Look into a whole house fan. They're not horribly expensive. Heat rises, and these fans take the heat that's accumulated in the attic and blow it outside.
posted by azpenguin at 6:14 AM on February 11, 2014

Tips I've used for getting through very hot and humid nights without an air conditioner in New York:

1. cool showers (not freezing-cold, that just shocks your system), but use Dr. Bronner's peppermint soap. There is a crapton of peppermint oil in it, and the menthol in the peppermint oil has a cooling effect on your skin that lasts for a while.

2. When you go to bed, get an extra sheet, then get it wet; either just damp if you're uneasy about dripping, or pretty soaked if it's really hot. Then sleep UNDER that wet sheet. It'll have more or less dried by the time you wake up, and in the meantime the wetness and the evaporation will keep you cool at night.

3. You can use a similar trick during the day (for more casual attire days) by wetting your shirt before putting it on. That's actually how I came up with the sheet trick, was by adapting this one; on a July 4 trip to Washington DC, I got desperately hot about mid-day; I was wearing a button-down shortsleeved shirt over a tank top and shorts, and in desperation I took the button-down shirt off and dunked it in the reflecting pool at the Lincoln Mall and put it back on. I got some funny looks, but I was considerably more comfortable for the rest of the day so I had the last laugh.
posted by EmpressCallipygos at 6:15 AM on February 11, 2014 [1 favorite]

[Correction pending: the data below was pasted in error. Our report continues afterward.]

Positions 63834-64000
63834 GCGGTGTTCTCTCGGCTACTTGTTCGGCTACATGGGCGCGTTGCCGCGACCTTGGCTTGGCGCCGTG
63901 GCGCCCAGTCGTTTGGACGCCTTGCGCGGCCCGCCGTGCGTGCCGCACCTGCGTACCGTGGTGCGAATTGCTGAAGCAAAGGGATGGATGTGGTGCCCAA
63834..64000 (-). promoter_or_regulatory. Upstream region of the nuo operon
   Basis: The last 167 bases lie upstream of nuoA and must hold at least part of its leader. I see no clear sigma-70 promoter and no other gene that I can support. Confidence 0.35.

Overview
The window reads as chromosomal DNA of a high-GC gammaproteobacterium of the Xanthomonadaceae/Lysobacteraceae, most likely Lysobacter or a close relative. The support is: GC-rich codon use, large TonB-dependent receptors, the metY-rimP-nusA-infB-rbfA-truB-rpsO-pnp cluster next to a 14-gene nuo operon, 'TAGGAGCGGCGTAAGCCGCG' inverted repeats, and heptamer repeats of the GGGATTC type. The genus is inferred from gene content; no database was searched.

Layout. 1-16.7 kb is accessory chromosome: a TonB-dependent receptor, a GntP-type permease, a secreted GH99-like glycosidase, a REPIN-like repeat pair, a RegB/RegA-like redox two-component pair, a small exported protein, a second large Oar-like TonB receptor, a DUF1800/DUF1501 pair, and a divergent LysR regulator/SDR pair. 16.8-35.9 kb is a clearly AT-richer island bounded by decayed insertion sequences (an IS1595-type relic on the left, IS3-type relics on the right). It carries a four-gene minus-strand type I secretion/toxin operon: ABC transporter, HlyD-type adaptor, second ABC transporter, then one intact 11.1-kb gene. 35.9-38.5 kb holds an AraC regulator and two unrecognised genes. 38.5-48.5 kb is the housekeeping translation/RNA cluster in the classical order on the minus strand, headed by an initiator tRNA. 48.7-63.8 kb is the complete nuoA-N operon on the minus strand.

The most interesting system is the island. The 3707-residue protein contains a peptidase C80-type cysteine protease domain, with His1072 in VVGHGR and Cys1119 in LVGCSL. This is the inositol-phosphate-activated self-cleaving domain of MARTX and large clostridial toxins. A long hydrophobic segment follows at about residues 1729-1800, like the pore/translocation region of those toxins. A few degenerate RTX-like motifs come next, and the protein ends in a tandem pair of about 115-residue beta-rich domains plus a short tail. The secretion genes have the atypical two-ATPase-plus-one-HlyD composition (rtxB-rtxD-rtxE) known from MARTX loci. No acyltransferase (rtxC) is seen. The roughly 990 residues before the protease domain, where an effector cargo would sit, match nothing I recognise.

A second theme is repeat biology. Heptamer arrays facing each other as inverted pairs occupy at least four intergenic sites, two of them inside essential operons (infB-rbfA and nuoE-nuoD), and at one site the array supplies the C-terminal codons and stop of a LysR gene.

in desperation I took the button-down shirt off and dunked it in the reflecting pool at the Lincoln Mall

....i'm not sure you realize how full of duck feces this used to be. I hope this was after, not before these changes were made.

Agree with whole house fan - but any reason you're not considering a window unit here or there? they make a lot of sense and let you spot cool here and there. I use them in my 1904 bungalow.
posted by waylaid at 6:28 AM on February 11, 2014

It's hard to make good recommendations without knowing more about your climate and schedule, but what works for me is keeping all the blinds down (and windows closed) during the day when I'm at work, then opening all the windows and really getting some cross-breezes going as it starts to cool down in the evening. I also use a window unit in my bedroom for the warmest nights. This is in New England, and generally at my place no one's home on weekdays (for work) or really much on weekends (I like to spend as much of summertime outside as possible).